# Help with C Homework: Array from 1D to 2D for 9 Cell Average

• Clint_Johnson
In summary: Array[2]; /*trying to compile without this always gives errors so I put this in*/int imax, jmax; /*for use later in the code*/FILE *fp;char buffer[4]; /*Must first read the header of the file, this will hold 4 byte header*/int dimensions[2];int i, r, c;fp = fopen("heat.data.bin", "rb"); /*Open file*/if(fp == NULL){printf("Error: File cannot be opened.\n");return 1;}
Clint_Johnson

## Homework Statement

Need to write a 1 dimensional array in 2D so I can do operations on a 9 cell average. Here's what I've got so far

Code:
#include <stdio.h>
#include <stdlib.h>

int main()
{

int dataArray[2];
int imax, jmax;

FILE *fp;
char buffer[4];
int dimensions[2];
int i, r, c;

fp = fopen("input.bin", "rb");

if(fp == NULL)

{
printf("Error: File cannot be opened.\n");
return 1;
}

else

{
printf("dimensions ( row , col ) ( %d , %d)\n", dimensions[0],dimensions[1]);
int elements = dimensions[0] * dimensions[1];
float myArray[elements];
imax = dimensions[0];
jmax = dimensions[1];
printf(" %d, %d\n", dimensions[0],dimensions[1] );
r = i / dimensions[1];
c = i % dimensions[1];
dataArray[r][c] = myArray[i++];
if
fclose(fp);
return 0;
}

}

I know I need to do something simple with i, i++ to make the array into 2D because this doesn't compile.

Thanks

You don't "make" the array into 2D - you create a 2D array and copy the values into it from your 1D array. I can't tell enough about what you're trying to do to help you out here. Information about what's in you binary file would be helpful.

You have a line with just if in it. That alone would cause a compiler error.

Mark44 said:
You don't "make" the array into 2D - you create a 2D array and copy the values into it from your 1D array. I can't tell enough about what you're trying to do to help you out here. Information about what's in you binary file would be helpful.

You have a line with just if in it. That alone would cause a compiler error.

Whoops I accidentally forgot to edit the "if' out.

Well the first line of the binary file is two integers representing the number of rows and columns, the rest of the lines are data values, one per line.

It compiles fine up until I try to create the 2D array, which is were I hit my road block. I don't think I've defined i correctly because I receive the compiler error: "41: error: subscripted value is neither array nor pointer"

Line 41 is the

Code:
dataArray[r][c] = myArray[i++]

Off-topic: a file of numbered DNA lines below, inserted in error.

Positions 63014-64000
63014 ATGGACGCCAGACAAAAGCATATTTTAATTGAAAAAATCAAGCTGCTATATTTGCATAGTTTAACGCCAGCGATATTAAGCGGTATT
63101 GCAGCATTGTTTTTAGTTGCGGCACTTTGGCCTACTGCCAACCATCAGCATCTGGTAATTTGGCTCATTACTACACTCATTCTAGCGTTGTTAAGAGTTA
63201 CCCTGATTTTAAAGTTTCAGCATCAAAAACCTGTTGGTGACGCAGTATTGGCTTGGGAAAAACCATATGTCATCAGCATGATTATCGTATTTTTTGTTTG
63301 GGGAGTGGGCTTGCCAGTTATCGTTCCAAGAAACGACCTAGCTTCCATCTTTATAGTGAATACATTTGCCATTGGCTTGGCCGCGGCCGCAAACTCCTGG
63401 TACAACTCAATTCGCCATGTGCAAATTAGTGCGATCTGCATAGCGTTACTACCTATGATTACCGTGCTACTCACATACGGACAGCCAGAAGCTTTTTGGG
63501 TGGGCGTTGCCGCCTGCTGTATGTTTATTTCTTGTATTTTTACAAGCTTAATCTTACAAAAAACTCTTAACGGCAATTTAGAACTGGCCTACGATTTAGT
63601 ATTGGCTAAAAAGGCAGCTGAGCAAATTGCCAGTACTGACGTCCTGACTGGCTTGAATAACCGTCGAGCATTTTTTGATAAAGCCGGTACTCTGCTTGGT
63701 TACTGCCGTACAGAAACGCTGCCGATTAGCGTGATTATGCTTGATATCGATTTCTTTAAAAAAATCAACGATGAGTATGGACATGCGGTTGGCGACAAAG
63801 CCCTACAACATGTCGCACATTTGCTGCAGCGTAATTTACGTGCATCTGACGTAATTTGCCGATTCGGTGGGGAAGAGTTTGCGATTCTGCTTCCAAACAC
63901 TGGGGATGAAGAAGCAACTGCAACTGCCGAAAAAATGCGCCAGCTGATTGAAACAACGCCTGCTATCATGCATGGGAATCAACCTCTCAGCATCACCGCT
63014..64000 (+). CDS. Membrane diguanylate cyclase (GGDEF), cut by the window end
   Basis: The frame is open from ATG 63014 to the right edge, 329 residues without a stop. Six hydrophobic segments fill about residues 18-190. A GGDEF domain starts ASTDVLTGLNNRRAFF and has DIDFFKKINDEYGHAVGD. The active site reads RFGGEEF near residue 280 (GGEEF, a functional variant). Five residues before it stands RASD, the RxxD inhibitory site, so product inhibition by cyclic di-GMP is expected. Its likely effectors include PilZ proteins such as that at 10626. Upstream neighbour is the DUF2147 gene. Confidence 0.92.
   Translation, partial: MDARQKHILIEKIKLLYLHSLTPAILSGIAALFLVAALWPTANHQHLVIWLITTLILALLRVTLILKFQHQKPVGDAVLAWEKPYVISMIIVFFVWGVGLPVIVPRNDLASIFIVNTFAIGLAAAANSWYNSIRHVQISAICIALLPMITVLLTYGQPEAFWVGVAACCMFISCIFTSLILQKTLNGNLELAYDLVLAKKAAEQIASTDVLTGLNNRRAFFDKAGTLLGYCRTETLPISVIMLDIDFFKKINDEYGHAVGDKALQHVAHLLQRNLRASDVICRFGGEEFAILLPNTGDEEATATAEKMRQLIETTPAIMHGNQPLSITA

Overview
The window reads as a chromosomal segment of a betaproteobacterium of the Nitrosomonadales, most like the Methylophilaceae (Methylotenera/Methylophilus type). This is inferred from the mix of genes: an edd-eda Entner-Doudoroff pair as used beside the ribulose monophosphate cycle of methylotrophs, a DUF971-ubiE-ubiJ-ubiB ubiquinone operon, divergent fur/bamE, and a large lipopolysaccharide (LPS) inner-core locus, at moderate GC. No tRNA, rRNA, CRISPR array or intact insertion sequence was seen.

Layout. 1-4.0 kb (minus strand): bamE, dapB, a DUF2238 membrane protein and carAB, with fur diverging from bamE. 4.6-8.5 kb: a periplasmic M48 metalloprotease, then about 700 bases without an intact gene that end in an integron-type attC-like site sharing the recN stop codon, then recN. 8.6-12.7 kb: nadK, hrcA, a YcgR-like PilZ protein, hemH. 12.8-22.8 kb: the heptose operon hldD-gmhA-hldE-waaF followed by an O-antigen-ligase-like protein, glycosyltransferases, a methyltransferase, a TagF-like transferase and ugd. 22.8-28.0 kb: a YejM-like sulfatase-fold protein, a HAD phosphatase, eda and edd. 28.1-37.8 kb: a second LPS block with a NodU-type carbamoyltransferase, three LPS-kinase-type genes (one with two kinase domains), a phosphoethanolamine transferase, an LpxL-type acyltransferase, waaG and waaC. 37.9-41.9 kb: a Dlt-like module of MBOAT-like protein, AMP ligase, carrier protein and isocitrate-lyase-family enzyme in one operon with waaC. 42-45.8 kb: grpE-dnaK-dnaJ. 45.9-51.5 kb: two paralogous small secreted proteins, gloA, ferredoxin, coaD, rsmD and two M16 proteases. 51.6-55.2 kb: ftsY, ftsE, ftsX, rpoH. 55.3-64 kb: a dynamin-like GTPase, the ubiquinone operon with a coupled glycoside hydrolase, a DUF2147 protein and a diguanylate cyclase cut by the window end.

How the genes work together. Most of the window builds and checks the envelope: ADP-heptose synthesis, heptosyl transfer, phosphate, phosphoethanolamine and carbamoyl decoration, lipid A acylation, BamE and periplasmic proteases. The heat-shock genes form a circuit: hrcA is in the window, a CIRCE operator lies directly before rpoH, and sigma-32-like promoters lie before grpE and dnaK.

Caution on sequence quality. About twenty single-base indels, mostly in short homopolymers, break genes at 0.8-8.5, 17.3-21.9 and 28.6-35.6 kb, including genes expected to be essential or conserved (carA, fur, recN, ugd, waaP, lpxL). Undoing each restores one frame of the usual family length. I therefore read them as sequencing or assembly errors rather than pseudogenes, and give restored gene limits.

Any clues?

You can't do this:
Code:
dataArray[r][c] = myArray[i++]

Code:
int dataArray[2];

Before going any further, what are the purposes of these variables?
Code:
int dataArray[2];
int imax, jmax;

FILE *fp;
char buffer[4];
int dimensions[2];
int i, r, c;
You have zero comments in your code, so I can't tell what you plan to store in each variable. I know what fp is for, so I don't need an explanation of that one.

You probably have way more variables than you need, so the extra ones do nothing but cause confusion.

Here's it with comments, took out a imax, jmax, they are for use later.

Code:
File Edit Options Buffers Tools C Help
#include <stdio.h>
#include <stdlib.h>

int main()
{

int dataArray[2]; /*trying to compile without this always gives errors so I put this in*/
int imax, jmax;   /*for use later in the code*/

FILE *fp;
int dimensions[2];
int i, r, c;

fp = fopen("heat.data.bin", "rb"); /*Open file*/

if(fp == NULL)

{
printf("Error: File cannot be opened.\n");  /*Prints error message if file isn't found*/
return 1;
}

else

{

printf("dimensions ( row , col ) ( %d , %d)\n", dimensions[0],dimensions[1]); /*read dimensions into dimensions array*/

int elements = dimensions[0] * dimensions[1]; /*total number of elements*/

float myArray[elements]; /*for memory allocation*/

fread(myArray, sizeof(myArray), 1, fp);/*read array from file and put it in "myArray"*/

r = i / dimensions[1];       /*My attempt at creating a 2D array and copying values*/
c = i % dimensions[1];
dataArray[r][c] = myArray[i++];
fclose(fp);
return 0;
}
}

I didn't need to see any code. I just wanted to find out what is the purpose of
• dataArray (the first one)
• imax
• jmax
• dimensions
• r
• c
Please explain, in words, what each of these is to be used for.

dataArray was supposed to be the 2D array I was to create

imax is to be used later (this is a smaller part of a larger assignment)

same with jmax

r was to stand for row

c for column

I got r and c idea from

dimensions, I assume, was to be the variable for all the data in the file besides the header and footer, although my prof did the dimensions part and since it wasn't declared, I thought it was an intrinsic function in C or something.

What you're trying to do is to determine at run time how big you 2D array should be. The problem with that is that an array's size has to be known at compile time, which is always before run time.

If you have some a priori information about that maximum amount of data, then you can create a 2D array at compile time that will be big enough.

There is a way to create arrays of arbitrary size at run time, but you have to allocate memory for them from the heap and have a good working knowledge of pointers, which I suspect you don't have.